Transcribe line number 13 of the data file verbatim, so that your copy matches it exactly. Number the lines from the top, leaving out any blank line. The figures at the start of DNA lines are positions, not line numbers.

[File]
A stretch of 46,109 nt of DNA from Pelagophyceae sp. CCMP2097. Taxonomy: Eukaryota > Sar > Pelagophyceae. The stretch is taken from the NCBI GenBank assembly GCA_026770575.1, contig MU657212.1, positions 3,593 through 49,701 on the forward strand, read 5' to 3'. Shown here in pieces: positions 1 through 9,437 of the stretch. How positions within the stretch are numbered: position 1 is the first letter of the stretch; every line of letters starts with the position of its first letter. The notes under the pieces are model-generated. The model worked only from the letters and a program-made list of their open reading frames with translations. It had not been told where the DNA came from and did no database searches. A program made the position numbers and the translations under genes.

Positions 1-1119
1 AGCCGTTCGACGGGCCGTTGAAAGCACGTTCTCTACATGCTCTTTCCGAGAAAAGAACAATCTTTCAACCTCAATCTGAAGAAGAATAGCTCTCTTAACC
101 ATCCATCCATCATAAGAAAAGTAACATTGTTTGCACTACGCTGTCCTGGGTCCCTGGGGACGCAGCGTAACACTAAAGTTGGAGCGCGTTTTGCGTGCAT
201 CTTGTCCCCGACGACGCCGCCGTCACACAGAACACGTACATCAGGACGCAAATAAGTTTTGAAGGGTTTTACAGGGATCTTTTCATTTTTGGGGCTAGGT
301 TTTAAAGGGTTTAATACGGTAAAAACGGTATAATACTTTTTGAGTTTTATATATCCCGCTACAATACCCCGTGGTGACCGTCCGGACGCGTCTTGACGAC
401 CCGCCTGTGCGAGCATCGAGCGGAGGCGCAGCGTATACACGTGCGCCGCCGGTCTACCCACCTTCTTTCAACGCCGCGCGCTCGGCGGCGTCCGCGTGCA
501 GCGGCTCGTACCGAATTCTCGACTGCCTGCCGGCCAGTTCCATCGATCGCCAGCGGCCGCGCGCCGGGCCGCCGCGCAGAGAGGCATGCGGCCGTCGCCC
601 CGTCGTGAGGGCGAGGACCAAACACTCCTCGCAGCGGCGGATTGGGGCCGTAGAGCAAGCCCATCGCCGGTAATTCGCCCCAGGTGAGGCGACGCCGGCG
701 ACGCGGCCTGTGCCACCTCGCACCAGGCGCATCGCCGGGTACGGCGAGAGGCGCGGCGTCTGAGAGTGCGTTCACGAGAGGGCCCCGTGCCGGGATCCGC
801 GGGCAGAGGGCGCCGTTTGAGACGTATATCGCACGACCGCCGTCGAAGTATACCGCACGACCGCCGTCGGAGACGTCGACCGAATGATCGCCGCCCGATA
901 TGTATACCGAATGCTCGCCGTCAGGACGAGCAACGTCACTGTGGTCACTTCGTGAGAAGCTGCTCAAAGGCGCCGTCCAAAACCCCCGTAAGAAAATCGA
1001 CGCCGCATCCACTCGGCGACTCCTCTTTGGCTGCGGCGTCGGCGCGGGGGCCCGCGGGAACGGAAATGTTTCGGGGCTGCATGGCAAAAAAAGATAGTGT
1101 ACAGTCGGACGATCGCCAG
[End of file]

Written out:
1001 CGCCGCATCCACTCGGCGACTCCTCTTTGGCTGCGGCGTCGGCGCGGGGGCCCGCGGGAACGGAAATGTTTCGGGGCTGCATGGCAAAAAAAGATAGTGT